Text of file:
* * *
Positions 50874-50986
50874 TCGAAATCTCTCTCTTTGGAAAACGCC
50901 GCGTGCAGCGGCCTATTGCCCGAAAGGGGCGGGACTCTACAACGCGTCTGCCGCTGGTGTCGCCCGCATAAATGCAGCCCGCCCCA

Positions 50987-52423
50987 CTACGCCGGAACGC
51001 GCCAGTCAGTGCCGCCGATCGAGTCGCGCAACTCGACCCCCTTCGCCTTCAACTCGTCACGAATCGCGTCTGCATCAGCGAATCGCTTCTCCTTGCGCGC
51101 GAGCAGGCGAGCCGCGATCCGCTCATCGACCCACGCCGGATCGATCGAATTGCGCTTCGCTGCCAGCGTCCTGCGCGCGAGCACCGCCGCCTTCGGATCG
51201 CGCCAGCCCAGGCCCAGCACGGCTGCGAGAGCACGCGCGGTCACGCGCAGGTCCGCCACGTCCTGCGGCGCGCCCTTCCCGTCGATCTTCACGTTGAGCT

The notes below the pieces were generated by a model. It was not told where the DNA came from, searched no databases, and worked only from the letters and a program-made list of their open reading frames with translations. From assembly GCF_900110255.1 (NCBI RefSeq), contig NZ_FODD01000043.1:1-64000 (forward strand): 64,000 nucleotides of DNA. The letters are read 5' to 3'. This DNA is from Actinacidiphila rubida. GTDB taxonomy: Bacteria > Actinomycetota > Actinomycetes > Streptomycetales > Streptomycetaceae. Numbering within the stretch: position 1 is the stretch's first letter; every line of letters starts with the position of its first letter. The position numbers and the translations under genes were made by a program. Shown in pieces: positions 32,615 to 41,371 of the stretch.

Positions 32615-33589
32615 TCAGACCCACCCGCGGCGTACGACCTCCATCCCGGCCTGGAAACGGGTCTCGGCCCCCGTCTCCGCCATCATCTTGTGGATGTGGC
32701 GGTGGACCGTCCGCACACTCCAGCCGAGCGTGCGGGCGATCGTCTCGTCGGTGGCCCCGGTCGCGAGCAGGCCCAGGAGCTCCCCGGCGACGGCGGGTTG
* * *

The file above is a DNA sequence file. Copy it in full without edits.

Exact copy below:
Positions 50874-50986
50874 TCGAAATCTCTCTCTTTGGAAAACGCC
50901 GCGTGCAGCGGCCTATTGCCCGAAAGGGGCGGGACTCTACAACGCGTCTGCCGCTGGTGTCGCCCGCATAAATGCAGCCCGCCCCA

Positions 50987-52423
50987 CTACGCCGGAACGC
51001 GCCAGTCAGTGCCGCCGATCGAGTCGCGCAACTCGACCCCCTTCGCCTTCAACTCGTCACGAATCGCGTCTGCATCAGCGAATCGCTTCTCCTTGCGCGC
51101 GAGCAGGCGAGCCGCGATCCGCTCATCGACCCACGCCGGATCGATCGAATTGCGCTTCGCTGCCAGCGTCCTGCGCGCGAGCACCGCCGCCTTCGGATCG
51201 CGCCAGCCCAGGCCCAGCACGGCTGCGAGAGCACGCGCGGTCACGCGCAGGTCCGCCACGTCCTGCGGCGCGCCCTTCCCGTCGATCTTCACGTTGAGCT

The notes below the pieces were generated by a model. It was not told where the DNA came from, searched no databases, and worked only from the letters and a program-made list of their open reading frames with translations. From assembly GCF_900110255.1 (NCBI RefSeq), contig NZ_FODD01000043.1:1-64000 (forward strand): 64,000 nucleotides of DNA. The letters are read 5' to 3'. This DNA is from Actinacidiphila rubida. GTDB taxonomy: Bacteria > Actinomycetota > Actinomycetes > Streptomycetales > Streptomycetaceae. Numbering within the stretch: position 1 is the stretch's first letter; every line of letters starts with the position of its first letter. The position numbers and the translations under genes were made by a program. Shown in pieces: positions 32,615 to 41,371 of the stretch.

Positions 32615-33589
32615 TCAGACCCACCCGCGGCGTACGACCTCCATCCCGGCCTGGAAACGGGTCTCGGCCCCCGTCTCCGCCATCATCTTGTGGATGTGGC
32701 GGTGGACCGTCCGCACACTCCAGCCGAGCGTGCGGGCGATCGTCTCGTCGGTGGCCCCGGTCGCGAGCAGGCCCAGGAGCTCCCCGGCGACGGCGGGTTG